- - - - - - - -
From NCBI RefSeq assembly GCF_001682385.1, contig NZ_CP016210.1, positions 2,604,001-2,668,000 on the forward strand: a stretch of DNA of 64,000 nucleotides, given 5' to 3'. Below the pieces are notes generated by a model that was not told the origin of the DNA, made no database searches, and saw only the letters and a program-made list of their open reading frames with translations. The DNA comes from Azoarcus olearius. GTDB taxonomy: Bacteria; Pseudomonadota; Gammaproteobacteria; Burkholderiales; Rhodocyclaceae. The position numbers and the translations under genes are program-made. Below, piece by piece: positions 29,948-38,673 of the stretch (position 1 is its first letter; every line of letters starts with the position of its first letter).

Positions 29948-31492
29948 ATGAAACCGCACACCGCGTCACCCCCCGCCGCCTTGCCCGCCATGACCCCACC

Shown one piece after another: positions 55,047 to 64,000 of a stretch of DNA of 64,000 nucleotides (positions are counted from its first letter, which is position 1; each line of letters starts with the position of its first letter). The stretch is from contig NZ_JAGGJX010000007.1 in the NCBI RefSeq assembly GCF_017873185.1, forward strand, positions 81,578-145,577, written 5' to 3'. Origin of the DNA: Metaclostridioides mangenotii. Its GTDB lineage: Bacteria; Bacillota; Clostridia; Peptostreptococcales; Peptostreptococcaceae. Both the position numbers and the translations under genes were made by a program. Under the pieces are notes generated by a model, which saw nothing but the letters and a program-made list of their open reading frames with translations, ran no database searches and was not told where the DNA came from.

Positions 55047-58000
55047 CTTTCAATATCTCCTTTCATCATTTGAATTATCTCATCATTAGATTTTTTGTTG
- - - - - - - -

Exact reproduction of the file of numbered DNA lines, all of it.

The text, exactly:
From NCBI RefSeq assembly GCF_001682385.1, contig NZ_CP016210.1, positions 2,604,001-2,668,000 on the forward strand: a stretch of DNA of 64,000 nucleotides, given 5' to 3'. Below the pieces are notes generated by a model that was not told the origin of the DNA, made no database searches, and saw only the letters and a program-made list of their open reading frames with translations. The DNA comes from Azoarcus olearius. GTDB taxonomy: Bacteria; Pseudomonadota; Gammaproteobacteria; Burkholderiales; Rhodocyclaceae. The position numbers and the translations under genes are program-made. Below, piece by piece: positions 29,948-38,673 of the stretch (position 1 is its first letter; every line of letters starts with the position of its first letter).

Positions 29948-31492
29948 ATGAAACCGCACACCGCGTCACCCCCCGCCGCCTTGCCCGCCATGACCCCACC

Shown one piece after another: positions 55,047 to 64,000 of a stretch of DNA of 64,000 nucleotides (positions are counted from its first letter, which is position 1; each line of letters starts with the position of its first letter). The stretch is from contig NZ_JAGGJX010000007.1 in the NCBI RefSeq assembly GCF_017873185.1, forward strand, positions 81,578-145,577, written 5' to 3'. Origin of the DNA: Metaclostridioides mangenotii. Its GTDB lineage: Bacteria; Bacillota; Clostridia; Peptostreptococcales; Peptostreptococcaceae. Both the position numbers and the translations under genes were made by a program. Under the pieces are notes generated by a model, which saw nothing but the letters and a program-made list of their open reading frames with translations, ran no database searches and was not told where the DNA came from.

Positions 55047-58000
55047 CTTTCAATATCTCCTTTCATCATTTGAATTATCTCATCATTAGATTTTTTGTTG